What's happening right now with the US automotive industry is a good illustration of the concept. If auto manufacturing in the US dies off, there are obvious concerns about the workers, suppliers, and buyers. But when you start to play out the larger web of interactions, you start to run into surprises. The death of US automakers could be a deadly blow to network television, for example; watch a few hours of prime time TV (without TiVoing over the ads), and you'll start to see just how dependent commercial television is on car advertisements. Large-scale sporting events are likely hurt, too, for similar reasons. A shift to higher-mileage vehicles (likely faster without the Big Three than with them) would reduce state incomes from gas taxes, and likely accelerate pressure to implement some kind of per-mile-traveled fee in order to pay for infrastructure. The demise of the big US automakers could also open up a niche for unexpected players to enter the market -- the Apple iCar has become something of a cliche, but one could imagine ExxonMobil (flush with cash) setting up a side-operation making cheap gas-only autos. Or Swatch cars making a come-back. Or even IKEA starting to make quick-assembly vehicles (perfect for the DIY crowd).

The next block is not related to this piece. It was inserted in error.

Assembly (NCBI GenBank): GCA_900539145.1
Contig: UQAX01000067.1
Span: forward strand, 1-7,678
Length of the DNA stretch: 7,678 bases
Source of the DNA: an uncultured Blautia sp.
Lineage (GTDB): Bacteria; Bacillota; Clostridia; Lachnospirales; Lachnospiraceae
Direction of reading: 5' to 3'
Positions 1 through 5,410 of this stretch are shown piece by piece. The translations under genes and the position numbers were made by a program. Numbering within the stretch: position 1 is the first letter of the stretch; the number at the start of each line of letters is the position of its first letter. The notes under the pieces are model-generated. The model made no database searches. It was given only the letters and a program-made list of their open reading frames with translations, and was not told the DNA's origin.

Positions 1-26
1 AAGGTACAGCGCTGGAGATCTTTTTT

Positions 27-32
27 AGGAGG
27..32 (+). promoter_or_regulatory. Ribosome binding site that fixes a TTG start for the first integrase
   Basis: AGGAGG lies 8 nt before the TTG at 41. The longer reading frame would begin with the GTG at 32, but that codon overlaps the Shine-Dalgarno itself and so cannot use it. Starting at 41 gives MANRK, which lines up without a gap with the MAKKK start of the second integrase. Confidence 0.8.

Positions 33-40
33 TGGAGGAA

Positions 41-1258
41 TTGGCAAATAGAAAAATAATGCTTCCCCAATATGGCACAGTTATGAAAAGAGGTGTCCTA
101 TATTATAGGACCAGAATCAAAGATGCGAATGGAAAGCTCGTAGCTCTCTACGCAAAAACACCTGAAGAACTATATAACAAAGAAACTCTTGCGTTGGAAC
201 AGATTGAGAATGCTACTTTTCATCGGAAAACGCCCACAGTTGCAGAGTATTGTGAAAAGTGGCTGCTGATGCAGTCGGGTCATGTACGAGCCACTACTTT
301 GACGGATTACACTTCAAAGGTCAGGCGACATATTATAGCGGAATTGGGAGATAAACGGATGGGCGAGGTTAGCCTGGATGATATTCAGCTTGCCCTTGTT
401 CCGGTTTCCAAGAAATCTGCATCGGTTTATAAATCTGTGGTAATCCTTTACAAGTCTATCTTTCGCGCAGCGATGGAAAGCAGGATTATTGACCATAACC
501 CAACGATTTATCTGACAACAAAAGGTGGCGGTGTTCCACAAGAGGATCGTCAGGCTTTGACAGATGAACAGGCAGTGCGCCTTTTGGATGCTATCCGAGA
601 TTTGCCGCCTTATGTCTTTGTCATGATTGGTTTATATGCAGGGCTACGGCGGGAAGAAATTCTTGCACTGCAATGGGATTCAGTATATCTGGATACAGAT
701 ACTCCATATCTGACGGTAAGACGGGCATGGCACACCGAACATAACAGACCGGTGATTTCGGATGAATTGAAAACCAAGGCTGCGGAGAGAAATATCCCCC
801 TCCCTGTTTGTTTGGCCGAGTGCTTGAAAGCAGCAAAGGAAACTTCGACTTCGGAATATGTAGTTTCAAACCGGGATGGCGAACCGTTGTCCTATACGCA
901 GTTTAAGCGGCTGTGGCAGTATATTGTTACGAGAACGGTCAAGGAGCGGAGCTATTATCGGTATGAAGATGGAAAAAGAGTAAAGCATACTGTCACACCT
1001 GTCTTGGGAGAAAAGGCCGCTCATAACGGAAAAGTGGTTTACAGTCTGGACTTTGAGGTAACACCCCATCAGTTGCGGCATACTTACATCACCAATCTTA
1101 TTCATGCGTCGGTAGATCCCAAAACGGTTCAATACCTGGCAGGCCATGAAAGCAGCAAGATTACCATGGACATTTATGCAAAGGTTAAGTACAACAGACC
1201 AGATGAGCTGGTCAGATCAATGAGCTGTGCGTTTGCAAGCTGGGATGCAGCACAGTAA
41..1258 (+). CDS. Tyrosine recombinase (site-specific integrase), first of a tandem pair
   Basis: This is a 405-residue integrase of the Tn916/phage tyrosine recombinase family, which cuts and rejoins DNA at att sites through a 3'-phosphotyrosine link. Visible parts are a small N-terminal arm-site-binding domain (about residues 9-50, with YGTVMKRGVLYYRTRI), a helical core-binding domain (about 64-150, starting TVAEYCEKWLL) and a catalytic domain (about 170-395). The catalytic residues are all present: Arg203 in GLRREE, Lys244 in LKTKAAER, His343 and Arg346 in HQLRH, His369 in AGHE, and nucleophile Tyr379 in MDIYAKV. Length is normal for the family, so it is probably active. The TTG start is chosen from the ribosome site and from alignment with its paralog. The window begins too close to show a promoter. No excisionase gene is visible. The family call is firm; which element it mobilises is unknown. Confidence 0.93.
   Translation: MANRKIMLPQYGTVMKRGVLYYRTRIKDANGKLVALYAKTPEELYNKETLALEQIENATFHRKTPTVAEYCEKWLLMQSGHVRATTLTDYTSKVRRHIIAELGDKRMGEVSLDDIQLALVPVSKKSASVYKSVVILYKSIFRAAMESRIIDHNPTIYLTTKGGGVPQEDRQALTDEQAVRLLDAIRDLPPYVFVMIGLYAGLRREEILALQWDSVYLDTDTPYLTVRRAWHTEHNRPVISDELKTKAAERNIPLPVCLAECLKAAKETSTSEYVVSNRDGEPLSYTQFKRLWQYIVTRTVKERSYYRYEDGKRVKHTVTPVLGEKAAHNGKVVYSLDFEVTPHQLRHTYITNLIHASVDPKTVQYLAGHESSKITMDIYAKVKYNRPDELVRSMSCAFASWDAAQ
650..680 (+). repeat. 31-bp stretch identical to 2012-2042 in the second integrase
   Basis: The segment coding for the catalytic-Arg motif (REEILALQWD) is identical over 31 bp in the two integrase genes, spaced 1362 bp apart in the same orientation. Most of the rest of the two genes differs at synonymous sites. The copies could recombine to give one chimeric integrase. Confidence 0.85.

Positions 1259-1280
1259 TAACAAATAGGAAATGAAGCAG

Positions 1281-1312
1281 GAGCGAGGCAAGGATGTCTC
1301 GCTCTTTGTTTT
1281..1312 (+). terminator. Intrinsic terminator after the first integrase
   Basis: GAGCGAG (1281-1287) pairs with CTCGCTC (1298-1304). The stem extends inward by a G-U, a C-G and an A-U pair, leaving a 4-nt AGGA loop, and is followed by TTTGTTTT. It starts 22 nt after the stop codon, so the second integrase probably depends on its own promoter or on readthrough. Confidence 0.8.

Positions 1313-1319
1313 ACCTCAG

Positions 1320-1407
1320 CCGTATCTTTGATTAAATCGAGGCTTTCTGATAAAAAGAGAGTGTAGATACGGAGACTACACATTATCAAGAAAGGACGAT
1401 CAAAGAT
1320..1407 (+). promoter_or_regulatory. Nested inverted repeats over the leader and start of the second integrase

A more positive version might be seen in something like the iPhone. Its value ecology would include the hackers who "jailbreak" the system to allow new kinds of applications, the competitors scrambling to come up with appealing alternatives (as well as the increased demand for similar devices), the users of other 3G phones on the same network as the iPhone finding the data tubes overloaded with iPhone surfers, web designers having to decide whether to make a site iPhone-friendly, perhaps even the makers of fingerless gloves -- remember that the iPhone touchscreen requires your uncovered fingertip. Any chance of a slight uptick in frostbitten fingers?

I coughed up pretty much all of this in a moment's insight during the Venture Showcase, and later discovered -- much to my surprise -- that nobody used the term "value ecology" for anything even remotely similar to this notion (nearly all of the links found on the All-Seeing Eye of Mountain View simply had the two terms adjacent to each other).